Treading the Backstreets

Last month I decided to call time on international business travel.  The decision has been coming for a while as I have tried to delay the inevitable, but a couple of slipped discs have made longer flights and sitting for hours in airports or treading their hard walkways increasingly difficult.  While I won’t miss any of the waiting for security, delayed boarding times, packed aeroplanes, lousy overpriced food and uncomfortable waiting areas, I will very much miss working with people across countries and cultures.

Wherever I have travelled, I always made time to at least walk around the area where I have been staying.  Business travellers see a lot of airports, taxi cab and train interiors, hotels and offices and not enough of the countries they are so privileged to visit. I have walked around more cities than I can remember, sometimes just for a short distance and sometimes for several hours, soaking in everything they have to offer.

Most of my walks have taken place in the early morning when the cities are waking up. There is something magical about being able to witness market stall holders filling their stalls with fruit and vegetables, coffee houses striking up their coffee machines for the first time that day, street cleaners making the streets presentable for the day ahead. It helps to wake me into my day. To understand a city, you need to live it for a while, and when you don’t have the luxury of being able to spend several weeks absorbing a city’s sights and sounds, a short walk can be the next best thing.

I have only rarely been accompanied by a colleague or a client, but every walk has been an eye-opener. I can think of two occasions, one in Barcelona and one in New York City, where,  long morning walks before our meetings began for the day seemed visibly to lift my companions. By ‘lift’ I mean they appeared more confident and positive as we walked and talked our way into the day. Whenever you can, take your clients and colleagues out of the office for a walk. It really does make a difference.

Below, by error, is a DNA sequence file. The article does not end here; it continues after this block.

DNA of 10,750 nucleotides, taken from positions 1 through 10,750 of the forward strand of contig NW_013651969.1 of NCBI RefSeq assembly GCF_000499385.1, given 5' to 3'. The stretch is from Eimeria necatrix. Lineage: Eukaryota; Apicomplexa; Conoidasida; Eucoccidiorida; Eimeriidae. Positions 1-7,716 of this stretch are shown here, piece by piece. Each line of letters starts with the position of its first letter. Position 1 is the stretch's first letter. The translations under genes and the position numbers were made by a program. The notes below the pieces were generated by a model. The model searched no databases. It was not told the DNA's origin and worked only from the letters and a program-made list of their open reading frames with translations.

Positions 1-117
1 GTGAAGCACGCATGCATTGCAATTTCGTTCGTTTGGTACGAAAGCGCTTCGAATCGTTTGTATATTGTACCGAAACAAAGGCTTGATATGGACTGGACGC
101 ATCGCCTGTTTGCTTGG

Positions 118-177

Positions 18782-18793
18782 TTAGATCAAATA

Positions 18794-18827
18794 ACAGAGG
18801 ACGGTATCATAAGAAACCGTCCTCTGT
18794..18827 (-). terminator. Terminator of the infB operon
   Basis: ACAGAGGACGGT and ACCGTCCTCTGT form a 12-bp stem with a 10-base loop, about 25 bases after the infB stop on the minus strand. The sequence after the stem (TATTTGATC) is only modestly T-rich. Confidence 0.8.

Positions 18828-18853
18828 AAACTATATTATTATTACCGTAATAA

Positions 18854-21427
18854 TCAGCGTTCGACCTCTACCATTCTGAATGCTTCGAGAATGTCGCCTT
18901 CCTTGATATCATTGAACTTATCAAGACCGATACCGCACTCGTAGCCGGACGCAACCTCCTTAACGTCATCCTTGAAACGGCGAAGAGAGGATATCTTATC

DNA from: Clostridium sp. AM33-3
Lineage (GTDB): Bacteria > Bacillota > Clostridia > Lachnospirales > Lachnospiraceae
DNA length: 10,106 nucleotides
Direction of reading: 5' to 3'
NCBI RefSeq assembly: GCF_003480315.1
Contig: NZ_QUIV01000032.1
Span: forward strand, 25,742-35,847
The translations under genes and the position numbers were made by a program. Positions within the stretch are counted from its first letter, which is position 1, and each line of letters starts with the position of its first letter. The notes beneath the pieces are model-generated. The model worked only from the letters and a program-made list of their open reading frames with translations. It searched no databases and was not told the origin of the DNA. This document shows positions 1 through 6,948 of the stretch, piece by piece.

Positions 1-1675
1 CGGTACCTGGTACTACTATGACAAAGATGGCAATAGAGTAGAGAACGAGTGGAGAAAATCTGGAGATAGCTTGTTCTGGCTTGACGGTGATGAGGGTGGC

In Barcelona, we left our hotel on Las Ramblas on a sunny morning before breakfast. It was about 5:30 am when the night before was just ending for that particular city. We were due to meet an architect in offices in the Gothic Quarter at 11 am so had plenty of time to kill. Our walk meandered through that area so we pinpointed exactly where our meeting would take place, then onto the shore, up the hill into the Olympic Park and back down into the centre of the city.

It took four hours because we took our time. It wasn’t until we began our descent back into the city that the corner coffee houses began to open their doors. These were tiny places in the back streets who took some of their trade from commuters starting their journeys to work. They were welcoming and the coffee was fabulous, so fabulous that we stopped in three different coffee houses on our route back to the hotel.

We may have been casually dressed for the walk but we were clearly two Englishmen in an unfamiliar part of the city. So we struck up a conversation with the café owners and their customers who were interested in what we were doing there. At the second of our stops, we were in conversation with a young guy who was on his way to work at the very office where we were to meet at 11 am. So as well as a perspective on the city, our bonus was to also gain a perspective on the place he worked. We didn’t learn much, but when we walked through the door a couple of hours later the place felt familiar.

In New York, my client and I had a few hours to kill before our flight back to the UK. We had been booked into an ‘affordable’ hotel in Midtown East called the Kimberley Hotel, where each of us had a suite of rooms. That had honestly not been the plan. We had relied on the British Consulate to recommend affordable hotels and somehow wires got crossed! So we lorded it for a couple of nights, and it seemed to raise eyebrows when customers learned where we were staying.

New York never sleeps and has such a vibrant atmosphere, but you do need to have your wits about you. On one trip I witnessed two thefts and an arrest in half an hour, but if you walk around a city as if you own it you tend to stay safe. We had a leisurely breakfast and set off just after nine am. Heading down to FDR Drive along the waterfront from where you get a view of Roosevelt Island, we then tracked back via the United Nations Building where there was a major conference taking place.

It was Halloween and everywhere was decked out with pumpkins, witches and their broomsticks. Many of the people we passed were on their way to work in fancy dress. The city had a big smile on its face. Our circuit took us back to the hotel along 3rd Avenue where it seemed every few paces someone was trying to sell you something, yet not once did it feel offensive as it can in so many other cities. I am not one to suffer hawkers but we spoke to some very nice people. and when we didn’t buy anything they politely backed off.

So the next time you visit a new city, walk it or experience it in some other way. Take in a concert, use the restaurants and bars close by your hotel, whatever you have time to do. It is an enriching experience that enables you in later years to recall the memories from each city individually, and you do operate better as a result.

Caveat – Always take advice from hotel staff or local contacts. Some cities are dangerous for visitors to walk around, or there may be areas that are best avoided.

Article written by John Reed - Associate of Strong & Herd LLP

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